* OPEC agrees to keep ceiling unchanged
* Saudi Arabia sees balanced market
* Iraq fears join Libya and Iran supply uncertainty
By Rania El Gamal and Alex Lawler
VIENNA, June 11 OPEC sailed through a brief,
calm meeting on Wednesday - even as oil prices rose to $110 on
barrel on concern renewed strife could hit Iraq's output and
deepen a supply shortfall from chaotic Libya and sanctions-bound
Oil ministers painted a soothing image of good supply, and
prices beneficial to all, although some among them struggled to
eke out exports.
Consuming nations might bank on sharply higher supply from
Libya, Iran and Iraq, on the basis of their bullish estimates of
future exports this week - but only once they have put present
troubles behind them.
The Organization of the Petroleum Exporting Countries, which
pumps more than a third of the world's oil, agreed, as expected,
keep its 30 million barrels per day output ceiling unchanged for
another six months.
"The customer is happy, the producer is happy, the consumer
is happy, everybody is happy, the market is in balance,
everything is good, this is the best time," Saudi Oil Minister
Ali al-Naimi said.
A relaxed Naimi interrupted a vacation to appear in Vienna
on the morning of the meeting.
OPEC's meeting in December 2013 was shadowed by the
prospect of a rising tide of output from resurgent Iran and Iraq
giving the group a headache for the next year.
Six months on that wave of oil looks no nearer, with concern
veering to shortfalls rather than gluts, and the shock of events
in Iraq troubling delegates more behind the scenes.
Even as Iraq's Oil Minister Abdul Kareem Luaibi sketched out
plans to boost output in OPEC's second biggest producer, Sunni
Islamist insurgents in the north seized control of Mosul -
Iraq's second city and pressed on to Iraq's biggest oil
refinery at Baiji.
Luiabi stressed a bomb attack had already knocked out Iraq's
northern export pipeline.
"All our exports now are from the Basra terminal in the
south - and it's a very, very safe area," Luaibi said.
OPEC would naturally look to Saudi Arabia's spare capacity,
the largest in the group, to cover a greater loss of Iraqi oil
but with the kingdom currently producing 9.7 million bpd a
sustained stretch of perhaps an additional million may prove a
strain, delegates said.
Saudi's record output stands at 10.2 million bpd, although
it could count on some support too from Kuwait and the UAE.
The world's top exporter will be pumping harder in any case
given higher domestic consumption during the summer months.
OPEC has weathered conflicts before, even between its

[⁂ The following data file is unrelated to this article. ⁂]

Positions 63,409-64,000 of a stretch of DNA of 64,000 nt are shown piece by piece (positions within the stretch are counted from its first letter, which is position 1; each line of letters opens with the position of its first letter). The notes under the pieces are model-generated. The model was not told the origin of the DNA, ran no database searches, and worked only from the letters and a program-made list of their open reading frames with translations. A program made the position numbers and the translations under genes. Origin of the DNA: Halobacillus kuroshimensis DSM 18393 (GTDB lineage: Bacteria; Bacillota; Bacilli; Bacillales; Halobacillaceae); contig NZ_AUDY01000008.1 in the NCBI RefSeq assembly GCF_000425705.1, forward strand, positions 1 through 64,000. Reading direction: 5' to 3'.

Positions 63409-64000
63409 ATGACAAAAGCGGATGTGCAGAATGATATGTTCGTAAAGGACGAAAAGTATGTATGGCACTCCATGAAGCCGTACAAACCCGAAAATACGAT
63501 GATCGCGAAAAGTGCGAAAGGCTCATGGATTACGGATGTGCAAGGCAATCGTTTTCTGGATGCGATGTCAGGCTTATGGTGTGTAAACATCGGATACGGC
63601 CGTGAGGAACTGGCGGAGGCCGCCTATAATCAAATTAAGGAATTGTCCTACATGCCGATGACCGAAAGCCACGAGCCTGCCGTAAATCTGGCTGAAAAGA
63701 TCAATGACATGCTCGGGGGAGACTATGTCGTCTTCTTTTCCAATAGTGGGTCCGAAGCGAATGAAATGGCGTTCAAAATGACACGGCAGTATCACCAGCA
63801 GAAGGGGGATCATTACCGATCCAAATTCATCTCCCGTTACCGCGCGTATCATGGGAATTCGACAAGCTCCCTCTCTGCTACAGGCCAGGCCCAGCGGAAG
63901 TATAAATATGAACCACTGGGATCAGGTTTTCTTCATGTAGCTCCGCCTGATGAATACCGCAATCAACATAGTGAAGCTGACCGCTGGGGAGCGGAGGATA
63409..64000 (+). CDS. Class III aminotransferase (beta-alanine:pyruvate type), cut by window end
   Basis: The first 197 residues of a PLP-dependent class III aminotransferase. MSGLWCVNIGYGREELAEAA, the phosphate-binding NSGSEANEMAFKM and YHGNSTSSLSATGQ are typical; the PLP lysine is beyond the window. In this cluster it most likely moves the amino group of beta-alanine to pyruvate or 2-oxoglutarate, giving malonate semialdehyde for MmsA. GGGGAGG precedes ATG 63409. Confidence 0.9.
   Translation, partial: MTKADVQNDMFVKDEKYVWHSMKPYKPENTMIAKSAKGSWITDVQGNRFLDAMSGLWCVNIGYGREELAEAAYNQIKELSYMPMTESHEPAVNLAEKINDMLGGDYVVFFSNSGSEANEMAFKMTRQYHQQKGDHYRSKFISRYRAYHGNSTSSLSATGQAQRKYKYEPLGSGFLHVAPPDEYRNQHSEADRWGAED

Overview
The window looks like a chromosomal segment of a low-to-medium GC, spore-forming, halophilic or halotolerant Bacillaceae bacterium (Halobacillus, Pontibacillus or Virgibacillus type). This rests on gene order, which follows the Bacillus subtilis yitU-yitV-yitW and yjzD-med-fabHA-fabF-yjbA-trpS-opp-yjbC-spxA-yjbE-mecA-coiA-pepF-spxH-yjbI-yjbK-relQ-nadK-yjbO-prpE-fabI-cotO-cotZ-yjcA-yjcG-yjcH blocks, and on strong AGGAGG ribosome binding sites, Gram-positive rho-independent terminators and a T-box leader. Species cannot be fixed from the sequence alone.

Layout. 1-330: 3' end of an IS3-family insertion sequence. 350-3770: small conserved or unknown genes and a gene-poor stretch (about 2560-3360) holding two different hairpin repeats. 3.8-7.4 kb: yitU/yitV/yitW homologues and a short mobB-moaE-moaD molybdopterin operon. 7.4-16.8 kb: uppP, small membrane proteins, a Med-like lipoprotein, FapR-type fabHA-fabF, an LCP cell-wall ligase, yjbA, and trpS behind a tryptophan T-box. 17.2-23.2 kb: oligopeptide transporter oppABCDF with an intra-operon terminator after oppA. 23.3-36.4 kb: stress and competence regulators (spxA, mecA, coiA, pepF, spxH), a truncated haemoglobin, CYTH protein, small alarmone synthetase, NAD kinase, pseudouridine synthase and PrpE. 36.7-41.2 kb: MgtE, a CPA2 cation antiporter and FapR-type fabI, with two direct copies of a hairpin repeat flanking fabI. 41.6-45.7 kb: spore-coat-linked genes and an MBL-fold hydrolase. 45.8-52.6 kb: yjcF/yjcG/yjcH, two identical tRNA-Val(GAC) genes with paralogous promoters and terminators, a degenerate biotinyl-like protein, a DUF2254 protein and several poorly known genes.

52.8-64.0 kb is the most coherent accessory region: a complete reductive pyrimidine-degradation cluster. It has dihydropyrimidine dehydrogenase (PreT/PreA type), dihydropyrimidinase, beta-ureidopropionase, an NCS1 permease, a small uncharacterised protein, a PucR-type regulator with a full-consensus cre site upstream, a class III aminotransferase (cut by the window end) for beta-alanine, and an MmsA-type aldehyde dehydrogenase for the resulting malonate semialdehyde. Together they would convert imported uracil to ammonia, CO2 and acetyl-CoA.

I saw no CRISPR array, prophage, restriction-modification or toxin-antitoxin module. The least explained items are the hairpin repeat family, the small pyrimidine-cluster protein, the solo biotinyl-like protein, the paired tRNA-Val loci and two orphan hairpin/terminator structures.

members, but has so far been fortunate that the headwind of
exports lost to Libya's civil strife has been eased by rising
output elsewhere, most notably by the boom in U.S. production.
"The most important in this process is Libya," said OPEC
Secretary-General Abdullah al-Badri. "The other ones - the
production will increase gradually."
Analysts said the outages, while not representing an
emergency yet, meant there was no room for other serious
"The U.S. shale story has given the market a false sense of
security," said Yasser Elguindi of Medley Global Advisors.
"The best case scenario this year is for a balanced market.
There is no room for further supply deterioration."
Libya's Oil Minister Omar Shakmak was candid about prospects
for reopening export ports and output shut in by the chaos of
"It's out of our control what's happening," he said. "It's
out of the control of the oil and gas sector."
Output could bounce back to close to normal around 1.4
million bpd in nine months if order were restored, Shakmak said,
but was currently trickling out at not much more than a tenth of
Iran also vowed a quick return to the centre stage as a
leading producer, but only once international sanctions over its
nuclear programme are withdrawn.
Oil Minister Bijan Zanganeh said Tehran could increase oil
exports by 500,000 barrels per day immediately after any lifting
"Very quickly we can increase by half a million and after a
couple of months we can increase it to 700,000 barrels per day,"
But in Geneva talks, progress on solving the nuclear impasse
and allowing Iran to export more oil looked stickier. They could
extended for six months if no deal is reached by a July 20
deadline agreed by all parties.
OPEC has raised its 2014 demand forecast 29.76 million bpd,
comfortably inside its ceiling, but the International Energy
Agency, representing the United States and leading
industrialized oil consumers, sees a tighter fit of around 30
(Additional reporting by Peg Mackey, Georgina Prodhan and
Veronica Brown, editing by William Hardy)